The primary source of combustion air is also regulated within the preferred embodiment with secondary control system 52 in which the rate of flow for the primary source of combustion air is controlled as a function of the oxygen concentration sensed in the exhaust gas. Thus a second means for sensing the oxygen concentration in the exhaust gas is provided by such means as sensor 54A which generates a signal corresponding to the oxygen concentration and sends that signal to a second PLC 46B within a means 58 for controlling the flow of the primary source of combustion air. Second PLC 46B compares the signal from sensor 54A against a pre-programmed set point schematically illustrated with reference numeral 72 in FIG. 2. The second PLC 46B then generates an electronic signal which is a function of this comparison and provides this signal to transducer 51 which converts the signal to a pneumatic actuating signal which directly drives valve 76 to control the inflow of ambient air to the mixing chamber. As with control means 42, many variations are within the scope of the invention and means 58 for controlling the flow rate of the primary source of combustion air is not limited to the presently preferred pneumatic valve embodiment.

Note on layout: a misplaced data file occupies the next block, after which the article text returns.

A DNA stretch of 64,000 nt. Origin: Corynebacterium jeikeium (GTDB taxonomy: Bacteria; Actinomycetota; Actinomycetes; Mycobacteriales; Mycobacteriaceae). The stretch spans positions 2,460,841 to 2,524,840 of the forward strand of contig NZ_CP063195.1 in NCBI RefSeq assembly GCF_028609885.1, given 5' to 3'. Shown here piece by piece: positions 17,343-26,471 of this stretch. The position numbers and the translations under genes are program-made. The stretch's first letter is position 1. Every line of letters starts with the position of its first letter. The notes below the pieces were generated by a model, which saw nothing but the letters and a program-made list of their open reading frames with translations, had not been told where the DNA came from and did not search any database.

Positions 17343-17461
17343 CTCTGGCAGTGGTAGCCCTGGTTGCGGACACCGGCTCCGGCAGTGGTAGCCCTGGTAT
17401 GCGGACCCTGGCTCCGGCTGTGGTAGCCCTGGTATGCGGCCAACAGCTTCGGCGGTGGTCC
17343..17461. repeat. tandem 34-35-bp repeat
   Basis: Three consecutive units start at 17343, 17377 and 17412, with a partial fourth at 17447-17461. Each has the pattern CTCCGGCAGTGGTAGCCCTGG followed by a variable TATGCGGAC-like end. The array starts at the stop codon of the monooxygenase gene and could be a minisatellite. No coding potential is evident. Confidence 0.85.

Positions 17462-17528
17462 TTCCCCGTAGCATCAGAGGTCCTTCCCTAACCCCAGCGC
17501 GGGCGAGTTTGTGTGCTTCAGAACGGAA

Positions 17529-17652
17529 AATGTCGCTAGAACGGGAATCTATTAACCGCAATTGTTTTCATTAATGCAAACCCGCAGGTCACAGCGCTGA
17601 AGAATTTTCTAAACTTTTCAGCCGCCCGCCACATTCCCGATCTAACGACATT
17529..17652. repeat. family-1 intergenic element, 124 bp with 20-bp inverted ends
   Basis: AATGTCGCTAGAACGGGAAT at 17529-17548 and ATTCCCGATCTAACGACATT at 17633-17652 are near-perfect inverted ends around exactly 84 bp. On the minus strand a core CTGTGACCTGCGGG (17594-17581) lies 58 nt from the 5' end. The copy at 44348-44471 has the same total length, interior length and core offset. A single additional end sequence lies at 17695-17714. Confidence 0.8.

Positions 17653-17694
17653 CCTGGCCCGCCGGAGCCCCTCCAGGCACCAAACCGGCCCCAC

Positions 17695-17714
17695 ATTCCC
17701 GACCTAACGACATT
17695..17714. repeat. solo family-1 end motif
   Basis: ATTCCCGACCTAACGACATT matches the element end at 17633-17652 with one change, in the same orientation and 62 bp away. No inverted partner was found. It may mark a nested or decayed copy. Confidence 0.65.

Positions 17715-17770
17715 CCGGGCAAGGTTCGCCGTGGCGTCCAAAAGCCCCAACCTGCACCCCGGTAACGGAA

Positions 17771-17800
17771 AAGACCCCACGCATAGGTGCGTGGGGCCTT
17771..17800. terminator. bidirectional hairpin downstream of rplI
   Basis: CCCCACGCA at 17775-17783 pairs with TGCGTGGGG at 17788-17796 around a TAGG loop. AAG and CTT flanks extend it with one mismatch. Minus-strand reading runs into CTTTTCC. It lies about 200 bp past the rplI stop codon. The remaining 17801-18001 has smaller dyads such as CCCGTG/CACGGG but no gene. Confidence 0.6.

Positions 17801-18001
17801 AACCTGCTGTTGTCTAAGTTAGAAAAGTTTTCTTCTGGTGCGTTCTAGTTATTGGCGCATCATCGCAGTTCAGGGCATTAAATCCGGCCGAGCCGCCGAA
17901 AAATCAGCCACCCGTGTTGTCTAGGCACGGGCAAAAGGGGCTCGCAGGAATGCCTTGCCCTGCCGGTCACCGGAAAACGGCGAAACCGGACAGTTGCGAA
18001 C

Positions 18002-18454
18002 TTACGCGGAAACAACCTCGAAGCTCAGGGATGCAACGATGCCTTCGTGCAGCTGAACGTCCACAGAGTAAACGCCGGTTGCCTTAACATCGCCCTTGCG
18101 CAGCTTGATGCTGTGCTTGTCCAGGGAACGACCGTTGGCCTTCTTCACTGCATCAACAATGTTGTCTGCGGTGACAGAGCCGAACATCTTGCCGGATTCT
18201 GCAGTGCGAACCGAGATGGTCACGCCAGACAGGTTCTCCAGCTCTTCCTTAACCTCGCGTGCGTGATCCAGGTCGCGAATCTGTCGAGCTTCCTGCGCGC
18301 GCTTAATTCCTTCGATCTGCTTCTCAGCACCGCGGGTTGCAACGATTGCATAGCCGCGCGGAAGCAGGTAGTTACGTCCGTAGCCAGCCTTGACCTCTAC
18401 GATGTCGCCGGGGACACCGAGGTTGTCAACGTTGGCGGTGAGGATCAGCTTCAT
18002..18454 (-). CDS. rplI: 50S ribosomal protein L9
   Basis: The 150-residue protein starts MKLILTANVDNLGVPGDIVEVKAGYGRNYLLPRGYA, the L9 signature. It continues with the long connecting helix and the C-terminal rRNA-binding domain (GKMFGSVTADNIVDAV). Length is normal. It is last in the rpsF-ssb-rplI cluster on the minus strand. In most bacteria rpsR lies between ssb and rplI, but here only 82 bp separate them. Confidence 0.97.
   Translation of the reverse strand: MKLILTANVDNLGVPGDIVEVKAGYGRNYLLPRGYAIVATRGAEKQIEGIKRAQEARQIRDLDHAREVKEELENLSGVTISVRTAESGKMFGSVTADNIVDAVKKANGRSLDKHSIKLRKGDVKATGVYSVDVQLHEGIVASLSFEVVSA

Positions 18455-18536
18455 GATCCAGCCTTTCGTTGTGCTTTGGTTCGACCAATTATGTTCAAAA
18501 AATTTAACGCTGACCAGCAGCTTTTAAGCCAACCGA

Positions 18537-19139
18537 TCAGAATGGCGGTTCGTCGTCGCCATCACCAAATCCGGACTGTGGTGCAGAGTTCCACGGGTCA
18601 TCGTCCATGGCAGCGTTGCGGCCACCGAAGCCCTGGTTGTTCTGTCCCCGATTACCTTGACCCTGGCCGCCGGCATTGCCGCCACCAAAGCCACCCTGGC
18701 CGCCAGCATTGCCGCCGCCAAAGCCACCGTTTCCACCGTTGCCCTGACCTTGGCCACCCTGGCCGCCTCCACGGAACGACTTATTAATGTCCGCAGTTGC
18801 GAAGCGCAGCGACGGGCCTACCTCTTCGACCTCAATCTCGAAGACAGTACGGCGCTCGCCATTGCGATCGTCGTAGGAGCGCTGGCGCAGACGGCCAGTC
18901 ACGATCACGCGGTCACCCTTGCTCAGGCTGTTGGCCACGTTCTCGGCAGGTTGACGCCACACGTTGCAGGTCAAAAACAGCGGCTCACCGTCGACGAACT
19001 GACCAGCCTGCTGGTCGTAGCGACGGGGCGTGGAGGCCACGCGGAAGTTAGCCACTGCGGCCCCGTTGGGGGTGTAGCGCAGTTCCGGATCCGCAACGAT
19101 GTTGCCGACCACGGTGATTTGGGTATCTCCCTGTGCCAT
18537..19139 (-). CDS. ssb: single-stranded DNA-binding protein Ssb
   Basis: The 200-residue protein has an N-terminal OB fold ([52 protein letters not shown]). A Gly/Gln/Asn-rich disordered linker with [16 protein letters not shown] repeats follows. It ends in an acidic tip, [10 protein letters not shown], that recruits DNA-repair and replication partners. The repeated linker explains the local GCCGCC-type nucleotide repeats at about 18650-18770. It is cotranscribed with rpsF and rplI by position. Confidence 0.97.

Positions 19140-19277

In the preferred embodiment, the set point 72 of PLC 46B corresponds to an oxygen concentration of approximately 2 percent by volume remaining in the combustion products of the exhaust or flue gas.
Various control and comparing functions have been set forth for programmable logic controllers 46A and 46B. In the preferred embodiment, each of these PLC's are provided by a single multi-function unit. Despite the simplicity and convenience of this approach, it is noted that alternatives will be apparent to those skilled in the art for generating reference signals and comparing sensed signals with the reference signals to generate appropriate control signals.
Various safety features are also provided in the steam generation of the preferred embodiment which employ a third PLC 46C. This too can be conveniently provided by the same PLC unit providing PLC's 46A and 46B. See FIG. 1. PLC 46C senses the positions of limit structure in control means 42 and 58 before initialing start up to ensure that flue gas recirculation is closed and that the primary source of combustion air is available. Start up will not initialize unless these conditions are sensed. Further, a temperature sensor 85 monitors the temperature of the operating furnace to shut the system down if the temperature of the combined combustion air exceeds the rating of the blower.